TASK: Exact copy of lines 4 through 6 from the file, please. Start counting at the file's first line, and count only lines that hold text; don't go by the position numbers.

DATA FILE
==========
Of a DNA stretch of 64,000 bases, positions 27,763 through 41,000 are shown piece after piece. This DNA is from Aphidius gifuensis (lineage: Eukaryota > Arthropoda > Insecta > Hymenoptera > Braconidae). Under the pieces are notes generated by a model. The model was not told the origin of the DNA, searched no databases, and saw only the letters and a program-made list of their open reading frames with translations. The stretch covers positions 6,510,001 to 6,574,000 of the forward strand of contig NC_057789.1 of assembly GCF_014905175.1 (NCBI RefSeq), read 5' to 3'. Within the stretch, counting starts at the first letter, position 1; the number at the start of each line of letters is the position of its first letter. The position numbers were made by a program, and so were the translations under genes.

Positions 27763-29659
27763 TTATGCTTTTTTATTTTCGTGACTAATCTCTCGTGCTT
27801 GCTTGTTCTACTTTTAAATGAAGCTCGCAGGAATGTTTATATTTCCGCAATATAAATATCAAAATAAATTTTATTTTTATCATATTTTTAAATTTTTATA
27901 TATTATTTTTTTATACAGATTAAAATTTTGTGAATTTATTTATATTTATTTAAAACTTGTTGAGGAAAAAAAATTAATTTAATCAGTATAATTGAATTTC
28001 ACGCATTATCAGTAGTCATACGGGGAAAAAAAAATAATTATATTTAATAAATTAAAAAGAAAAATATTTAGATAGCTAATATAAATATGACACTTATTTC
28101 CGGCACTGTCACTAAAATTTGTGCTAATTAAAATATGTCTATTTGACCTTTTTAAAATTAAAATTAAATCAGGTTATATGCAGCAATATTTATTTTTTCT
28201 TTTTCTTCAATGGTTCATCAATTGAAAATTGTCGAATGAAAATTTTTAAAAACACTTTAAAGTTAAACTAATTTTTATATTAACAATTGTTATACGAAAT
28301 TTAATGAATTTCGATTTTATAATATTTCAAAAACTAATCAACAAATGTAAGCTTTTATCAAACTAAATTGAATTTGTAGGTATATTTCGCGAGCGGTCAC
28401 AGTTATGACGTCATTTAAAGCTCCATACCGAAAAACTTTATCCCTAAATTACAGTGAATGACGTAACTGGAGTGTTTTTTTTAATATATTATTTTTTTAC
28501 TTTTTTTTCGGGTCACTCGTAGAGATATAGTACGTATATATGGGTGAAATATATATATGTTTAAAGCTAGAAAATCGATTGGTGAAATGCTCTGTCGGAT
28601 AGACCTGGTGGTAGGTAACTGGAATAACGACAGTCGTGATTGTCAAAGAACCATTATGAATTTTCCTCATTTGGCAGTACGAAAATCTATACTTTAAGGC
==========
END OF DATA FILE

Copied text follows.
27801 GCTTGTTCTACTTTTAAATGAAGCTCGCAGGAATGTTTATATTTCCGCAATATAAATATCAAAATAAATTTTATTTTTATCATATTTTTAAATTTTTATA
27901 TATTATTTTTTTATACAGATTAAAATTTTGTGAATTTATTTATATTTATTTAAAACTTGTTGAGGAAAAAAAATTAATTTAATCAGTATAATTGAATTTC
28001 ACGCATTATCAGTAGTCATACGGGGAAAAAAAAATAATTATATTTAATAAATTAAAAAGAAAAATATTTAGATAGCTAATATAAATATGACACTTATTTC